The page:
What Life Is Like Under Sharia

As if to underscore the folly of the Archbishop's approach (see previous post), here's this from Times Online.
Religious police in Saudi Arabia arrest mother for sitting with a man
A 37-year-old American businesswoman and married mother of three is seeking justice after she was thrown in jail by Saudi Arabia's religious police for sitting with a male colleague at a Starbucks coffee shop in Riyadh.

Yara, who does not want her last name published for fear of retribution, was bruised and crying when she was freed from a day in prison after she was strip-searched, threatened and forced to sign false confessions by the Kingdom's “Mutaween” police.…

The men were from Saudi Arabia's Commission for Promotion of Virtue and Prevention of Vice, a police force of several thousand men charged with enforcing dress codes, sex segregation and the observance of prayers.

Yara, whose parents are Jordanian and grew up in Salt Lake City, once believed that life in Saudi Arabia was becoming more liberal. But on Monday the religious police took her mobile phone, pushed her into a cab and drove her to Malaz prison in Riyadh. She was interrogated, strip-searched and forced to sign and fingerprint a series of confessions pleading guilty to her “crime”.

“They took me into a filthy bathroom, full of water and dirt. They made me take off my clothes and squat and they threw my clothes in this slush and made me put them back on,” she said. Eventually she was taken before a judge.

“He said 'You are sinful and you are going to burn in hell'. I told him I was sorry. I was very submissive. I had given up. I felt hopeless,” she said.

M-m-m-my Sharia

Dr. Rowan Williams is the Archbishop of Canterbury. He also happens to be the first acknowledged gay man to hold that post. I've always liked the guy and what he stands for. But I think he's off his nutter on this issue
The Archbishop of Canterbury has today said that the adoption of Islamic Sharia law in the UK is "unavoidable" and that it would help maintain social cohesion. Rowan Williams told BBC Radio 4's World At One that the UK has to "face up to the fact" that some of its citizens do not relate to the British legal system. He says that Muslims could choose to have marital disputes or financial matters dealt with in a Sharia court.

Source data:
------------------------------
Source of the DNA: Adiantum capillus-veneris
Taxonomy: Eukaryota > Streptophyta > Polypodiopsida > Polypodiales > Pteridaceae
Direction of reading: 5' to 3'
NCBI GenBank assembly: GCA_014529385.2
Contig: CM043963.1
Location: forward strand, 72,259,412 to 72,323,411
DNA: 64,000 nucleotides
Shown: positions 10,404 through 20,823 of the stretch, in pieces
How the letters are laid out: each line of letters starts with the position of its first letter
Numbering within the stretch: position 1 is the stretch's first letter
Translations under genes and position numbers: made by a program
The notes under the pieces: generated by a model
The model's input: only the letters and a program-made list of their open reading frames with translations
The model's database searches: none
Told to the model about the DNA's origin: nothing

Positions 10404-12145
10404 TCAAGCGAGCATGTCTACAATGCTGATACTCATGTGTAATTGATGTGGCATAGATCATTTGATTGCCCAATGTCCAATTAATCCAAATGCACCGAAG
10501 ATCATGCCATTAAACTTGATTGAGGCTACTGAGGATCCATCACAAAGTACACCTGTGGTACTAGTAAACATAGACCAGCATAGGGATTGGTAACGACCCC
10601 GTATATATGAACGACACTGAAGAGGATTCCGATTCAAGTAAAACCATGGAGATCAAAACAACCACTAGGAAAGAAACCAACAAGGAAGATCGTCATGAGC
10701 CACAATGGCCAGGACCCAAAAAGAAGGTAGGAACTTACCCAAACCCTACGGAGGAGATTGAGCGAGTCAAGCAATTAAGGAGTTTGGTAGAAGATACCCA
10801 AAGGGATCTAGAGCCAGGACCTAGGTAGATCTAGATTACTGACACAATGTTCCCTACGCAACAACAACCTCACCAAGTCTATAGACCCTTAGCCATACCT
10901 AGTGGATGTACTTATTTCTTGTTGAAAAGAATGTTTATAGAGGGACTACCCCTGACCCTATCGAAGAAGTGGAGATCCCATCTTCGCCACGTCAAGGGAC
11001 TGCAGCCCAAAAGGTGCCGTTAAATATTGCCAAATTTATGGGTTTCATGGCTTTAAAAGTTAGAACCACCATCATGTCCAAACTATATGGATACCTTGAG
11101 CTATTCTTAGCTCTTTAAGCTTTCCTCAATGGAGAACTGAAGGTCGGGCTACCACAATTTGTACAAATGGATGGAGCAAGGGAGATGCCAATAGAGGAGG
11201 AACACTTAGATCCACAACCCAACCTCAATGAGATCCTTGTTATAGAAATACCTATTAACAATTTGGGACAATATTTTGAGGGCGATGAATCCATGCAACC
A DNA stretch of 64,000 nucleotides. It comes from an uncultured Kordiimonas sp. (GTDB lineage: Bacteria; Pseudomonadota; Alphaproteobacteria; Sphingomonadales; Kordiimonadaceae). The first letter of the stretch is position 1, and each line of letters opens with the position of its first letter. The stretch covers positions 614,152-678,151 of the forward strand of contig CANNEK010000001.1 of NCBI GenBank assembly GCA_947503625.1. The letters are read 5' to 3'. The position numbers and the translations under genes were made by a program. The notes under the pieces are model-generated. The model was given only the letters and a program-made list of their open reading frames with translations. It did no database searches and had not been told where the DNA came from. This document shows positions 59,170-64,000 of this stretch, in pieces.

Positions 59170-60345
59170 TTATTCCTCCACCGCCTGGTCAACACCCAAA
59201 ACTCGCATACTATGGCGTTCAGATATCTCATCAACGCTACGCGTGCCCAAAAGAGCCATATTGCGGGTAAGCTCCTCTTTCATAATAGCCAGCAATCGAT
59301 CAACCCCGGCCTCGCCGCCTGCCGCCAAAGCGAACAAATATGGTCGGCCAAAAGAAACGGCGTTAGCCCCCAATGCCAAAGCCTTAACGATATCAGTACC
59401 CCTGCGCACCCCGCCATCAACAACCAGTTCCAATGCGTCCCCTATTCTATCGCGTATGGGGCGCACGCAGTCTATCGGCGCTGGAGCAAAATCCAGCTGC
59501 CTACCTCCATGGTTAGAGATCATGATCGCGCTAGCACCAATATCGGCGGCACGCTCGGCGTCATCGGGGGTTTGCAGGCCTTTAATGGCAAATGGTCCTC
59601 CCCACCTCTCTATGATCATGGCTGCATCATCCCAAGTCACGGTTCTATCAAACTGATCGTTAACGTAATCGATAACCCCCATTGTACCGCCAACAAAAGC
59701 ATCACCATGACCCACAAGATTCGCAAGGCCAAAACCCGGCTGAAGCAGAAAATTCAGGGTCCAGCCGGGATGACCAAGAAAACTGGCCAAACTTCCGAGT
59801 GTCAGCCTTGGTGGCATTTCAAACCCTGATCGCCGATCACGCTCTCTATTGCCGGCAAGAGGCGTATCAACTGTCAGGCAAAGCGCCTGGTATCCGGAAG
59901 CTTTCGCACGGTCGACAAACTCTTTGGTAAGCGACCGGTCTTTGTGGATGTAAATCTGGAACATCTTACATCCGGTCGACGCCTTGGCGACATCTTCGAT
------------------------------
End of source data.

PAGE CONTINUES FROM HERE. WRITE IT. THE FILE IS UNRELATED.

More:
What the fuck is he thinking? We're fighting the much tamer (usually) Christian version of Sharia in this country and this guy wants to cede ground on the far more virulent Muslim version in the country that gave us the Magna Carta?!? I don't get it.


Being in Hawaii, we saw our fair share of mongooses (mongeese?).  Naturally, the subject of Rikki-Tikki-Tavi came up because most of us saw the TV adaptation of the Kipling story as kids. I hadn't thought of it in years, but was suddenly flooded with happy memories of the spunky little ferret-face protecting a family from the big, bad cobras. 

Then, what should I see today, but a reference to Rikki-Tikki-Tavi in a post over at Melancholy Sideshow?

Clearly that means it's time for a RTT post. 

For those unfamiliar with RTT here's a link to Wikipedia entry (Rikipedia?). And an excerpt:
Rikki-Tikki-Tavi is a short story in The Jungle Book (1894) by Rudyard Kipling about the adventures of a valiant young mongoose. The story is a favorite of Kipling fans and is notable for its frightening and serious tone. Some epic features (heightened prosaic style, songs to the hero) add to the standard typology of hero defeating villain. It has often been anthologised and has also been published more than once as a short book in its own right.
Synopsis. An English family, who have moved to a bungalow in the British Sugauli (former British sp. Segowlee) cantonment in Bihar State, India, discover a young mongoose half drowned from a storm and decide to keep it as a pet. The young mongoose, called Rikki-Tikki, soon finds himself confronted by two dangerous, murderous cobras, Nag (Hindi for "cobra") and his even more dangerous mate Nagaina, who had the run of the garden while the house was unoccupied. After that first encounter with the cobras, Rikki's first true battle is with Karait, a dust brown snakeling who threatens the boy (Teddy). Although Rikki is inexperienced and the snake, because of its deadly venom and small size, is an even more dangerous foe than a cobra, the mongoose defeats him.